Somewhere along our career and life paths we understood that the more stuff we had, the happier we would be. But we missed the memo on the fact that the more stuff we had, the harder we had to work to maintain the stuff. Waaaaaaait a minute…… (or as they say in New Zealand, waaaaait two tics)

Present Day:

Meet Burnout — the culmination of keeping up with all the stuff, getting more stuff, and the constant worry that we may lose the stuff. That sounds really dumb when it’s written down. But it is a common thread woven into the fabric of many families’ lives, independent of economic background. This thread has been known to stealthily wind itself very tightly around the soul, spinning anxieties out of control, unraveling families and the very fabric upon which they were built.

Beginning to unwind the thread and unburden the soul:

In January 2016, John was reaching a breaking point of burnout. Keeping up with productivity, constantly worrying about the bottom line, and always being weary of budgets and spending, got to be too much. It was becoming suffocating, and change had to happen. He began searching for ways to ease his anxiety and bring joy back into his work. As his partner, I was asked to begin phase one of the Change. Stop Getting Stuff, aka the dreaded word — Budget. In the past, when this word would rear its ugly head, I would cheat and work my way around the bottom line.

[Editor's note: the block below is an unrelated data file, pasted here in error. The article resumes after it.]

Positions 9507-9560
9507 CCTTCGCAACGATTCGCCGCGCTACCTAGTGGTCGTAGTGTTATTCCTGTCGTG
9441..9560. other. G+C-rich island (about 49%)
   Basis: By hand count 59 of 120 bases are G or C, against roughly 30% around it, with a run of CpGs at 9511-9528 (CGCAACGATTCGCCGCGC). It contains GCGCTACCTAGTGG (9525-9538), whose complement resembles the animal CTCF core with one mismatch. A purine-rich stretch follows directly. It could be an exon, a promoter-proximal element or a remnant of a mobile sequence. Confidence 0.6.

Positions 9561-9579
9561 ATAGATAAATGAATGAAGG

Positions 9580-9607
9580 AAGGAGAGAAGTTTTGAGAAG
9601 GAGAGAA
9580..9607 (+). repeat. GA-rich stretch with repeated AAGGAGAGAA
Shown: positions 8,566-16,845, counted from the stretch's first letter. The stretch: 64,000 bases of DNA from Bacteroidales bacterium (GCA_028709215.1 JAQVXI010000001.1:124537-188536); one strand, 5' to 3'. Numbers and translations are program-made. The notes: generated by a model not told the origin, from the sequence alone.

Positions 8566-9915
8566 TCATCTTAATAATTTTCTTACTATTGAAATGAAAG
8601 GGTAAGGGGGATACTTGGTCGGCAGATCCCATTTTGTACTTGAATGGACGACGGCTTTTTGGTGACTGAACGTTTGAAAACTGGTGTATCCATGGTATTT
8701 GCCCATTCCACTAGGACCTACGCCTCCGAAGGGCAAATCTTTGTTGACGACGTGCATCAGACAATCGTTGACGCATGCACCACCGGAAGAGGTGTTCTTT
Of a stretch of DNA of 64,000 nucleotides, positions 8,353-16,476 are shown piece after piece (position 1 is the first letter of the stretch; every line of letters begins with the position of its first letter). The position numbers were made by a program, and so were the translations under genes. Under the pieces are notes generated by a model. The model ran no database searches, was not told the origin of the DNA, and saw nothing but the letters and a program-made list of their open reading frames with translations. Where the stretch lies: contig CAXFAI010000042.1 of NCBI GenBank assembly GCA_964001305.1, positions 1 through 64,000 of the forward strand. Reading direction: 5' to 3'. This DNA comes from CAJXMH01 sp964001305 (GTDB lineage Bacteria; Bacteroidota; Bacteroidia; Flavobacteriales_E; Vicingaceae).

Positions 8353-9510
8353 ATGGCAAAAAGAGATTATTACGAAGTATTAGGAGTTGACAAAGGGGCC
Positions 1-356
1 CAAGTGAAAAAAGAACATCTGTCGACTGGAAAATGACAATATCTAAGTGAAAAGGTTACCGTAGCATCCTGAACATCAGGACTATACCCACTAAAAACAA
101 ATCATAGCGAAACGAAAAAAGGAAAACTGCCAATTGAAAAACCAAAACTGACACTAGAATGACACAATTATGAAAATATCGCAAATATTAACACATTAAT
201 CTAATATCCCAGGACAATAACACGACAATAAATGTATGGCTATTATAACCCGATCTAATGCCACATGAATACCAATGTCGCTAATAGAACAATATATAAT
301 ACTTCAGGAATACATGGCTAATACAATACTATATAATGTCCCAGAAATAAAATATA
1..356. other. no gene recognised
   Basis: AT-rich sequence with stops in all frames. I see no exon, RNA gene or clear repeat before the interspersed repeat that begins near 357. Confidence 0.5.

This time however, the tone of the Word was different, the goal was sanity and not a shower remodel. The change on the horizon appeared shadowed and scary. So I stopped buying unnecessary items. As in zero purchases. My friends were stressed and panicked, and frankly baffled by my ability to hold it together and not buy the latest pair of shoes loved by Glamour.

Clarity found in controlling excess:

Once I stopped getting new stuff, I started appreciating my clothes better. Unexpectedly, my focus sharpened and my existing items became more clear and more vibrant. Instead of whining in my head that I had nothing to wear amidst a closet stuffed with clothes, I started picking a shirt and making it work. Every day became a challenge: pick a dress at random, accessorize and glamorize it to the current times. My closet became energized and liberated once it stopped being second best to the latest sale. Its amazing how my need/want for more had made what I had less visible.